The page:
Julio Larraz, a native Cuban, is one of the most representative figures of Latin American art today. He has developed in painting, caricature, engraving, drawing and sculpture techniques.
Together with his family, he emigrated to the United States of America in the 1960s; this exile had a great influence on his work, developing his creative impulsiveness.
However, Larraz does not forget his origins and traditions, as his work presents cultural and everyday scenes of life in the Caribbean: bullfights, white linen costumes and maritime scenes. He also, on occasion, uses the brush to allude to the corruption of power and social imperfections; he uses cut-out compositions and obscured faces to make his pictorial narratives a denouncing, powerful, and at the same time, ambiguous enigma.
Larraz creates parallel universes in part of his work, putting them together with a reality full of irony, being called by many a graphic humorist and a dreamer. His beginnings in drawing were as a political cartoonist published in The New York Times, The Washington Post, Vogue, Rolling Stone, among other magazines: hence his characteristic subtle mockery of social issues.
He is an agile draftsman, but he sketches slowly. The idea comes to him as an illusion, almost like a dream and he says, “They’re like dreams, it’s like when you try to tell someone about a dream you had and it goes up in smoke before you finish the sentence.”
He borrows people he sees in his daily life and idealizes them as characters in other worlds; he uses expressions he knows, moments from his travels, his childhood, his parents’ lives and his daily life to capture them in a realistic yet imaginative world.
The dreamed sketch becomes a narrative painting that steals aspects of reality, but at the same time mixes it with ironies and a non-existent world, resulting in a scene in which its characters come to life and unfold in a space.
Modigliani said: “I will paint his eyes when I know his soul”, it would almost seem that Larraz’s characters, under the same statement, hide something, but they do not lack soul; his poetics hides a certain part of these characters, but the narrative and the context provided by the artist makes the mystery of his eyes not leave more than the necessary questions in those who look at his work.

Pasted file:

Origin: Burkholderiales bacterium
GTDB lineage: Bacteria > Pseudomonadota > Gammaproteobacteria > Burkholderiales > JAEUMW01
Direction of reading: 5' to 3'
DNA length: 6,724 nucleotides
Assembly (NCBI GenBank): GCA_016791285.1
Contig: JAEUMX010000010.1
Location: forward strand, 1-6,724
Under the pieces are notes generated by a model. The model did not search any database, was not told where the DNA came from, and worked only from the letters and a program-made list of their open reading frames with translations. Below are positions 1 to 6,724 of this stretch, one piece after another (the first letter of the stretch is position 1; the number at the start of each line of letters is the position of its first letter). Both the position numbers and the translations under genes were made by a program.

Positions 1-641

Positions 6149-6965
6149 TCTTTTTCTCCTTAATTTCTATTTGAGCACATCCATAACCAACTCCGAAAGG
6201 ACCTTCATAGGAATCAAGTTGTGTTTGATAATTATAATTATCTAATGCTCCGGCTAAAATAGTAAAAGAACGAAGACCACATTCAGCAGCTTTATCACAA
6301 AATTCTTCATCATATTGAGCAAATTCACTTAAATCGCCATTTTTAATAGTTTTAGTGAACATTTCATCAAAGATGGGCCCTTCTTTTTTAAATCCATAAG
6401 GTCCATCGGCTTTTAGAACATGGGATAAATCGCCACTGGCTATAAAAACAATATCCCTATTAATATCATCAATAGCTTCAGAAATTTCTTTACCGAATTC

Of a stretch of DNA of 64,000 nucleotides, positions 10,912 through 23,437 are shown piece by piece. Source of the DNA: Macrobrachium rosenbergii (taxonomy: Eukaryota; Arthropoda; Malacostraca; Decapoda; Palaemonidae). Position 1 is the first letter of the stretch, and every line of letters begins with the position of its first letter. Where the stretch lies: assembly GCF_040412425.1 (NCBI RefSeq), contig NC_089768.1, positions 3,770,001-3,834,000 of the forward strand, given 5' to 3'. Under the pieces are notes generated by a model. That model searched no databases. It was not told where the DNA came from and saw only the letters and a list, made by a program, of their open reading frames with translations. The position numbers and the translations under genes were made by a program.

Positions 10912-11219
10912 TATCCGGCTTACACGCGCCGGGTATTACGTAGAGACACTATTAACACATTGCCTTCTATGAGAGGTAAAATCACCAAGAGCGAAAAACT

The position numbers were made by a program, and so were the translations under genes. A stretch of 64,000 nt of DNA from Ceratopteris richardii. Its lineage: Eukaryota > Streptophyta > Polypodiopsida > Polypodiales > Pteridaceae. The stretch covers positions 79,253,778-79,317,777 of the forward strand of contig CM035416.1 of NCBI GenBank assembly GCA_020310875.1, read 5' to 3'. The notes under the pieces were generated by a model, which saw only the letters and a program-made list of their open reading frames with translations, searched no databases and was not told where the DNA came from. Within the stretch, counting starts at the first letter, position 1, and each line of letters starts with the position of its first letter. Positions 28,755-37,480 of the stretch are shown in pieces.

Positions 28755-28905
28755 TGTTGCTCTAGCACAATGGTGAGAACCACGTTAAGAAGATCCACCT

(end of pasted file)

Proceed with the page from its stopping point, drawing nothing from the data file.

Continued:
Larraz’s paintings give us intimacy and an intellectual experience; his works seem to have a literary backing that generates stories that may or may not have passed through the artist’s mind. They are the perfect blend of an ideal world, Latin American reality with the necessary touch of enigma, rawness and sentimental worldview.
His American Realist influence is persistent and unmistakably drawn from his training as a painter in New York. Like artists such as Edward Hooper, Andrew Wyeth and Giorgio de Chirico, he initially presents us with a work of apparent Realism, but the deeper we get into it, the more we will see an evident complexity accompanied by a narrative universe.
The serenity of his works is born from their composition, where the simplicity of the landscape is not overshadowed by the character that inhabits it, but, on the contrary, catches the eye and forces the viewer to detach from the real, thus taking him to a story frozen inside the painting whose clue lies in the title of the work.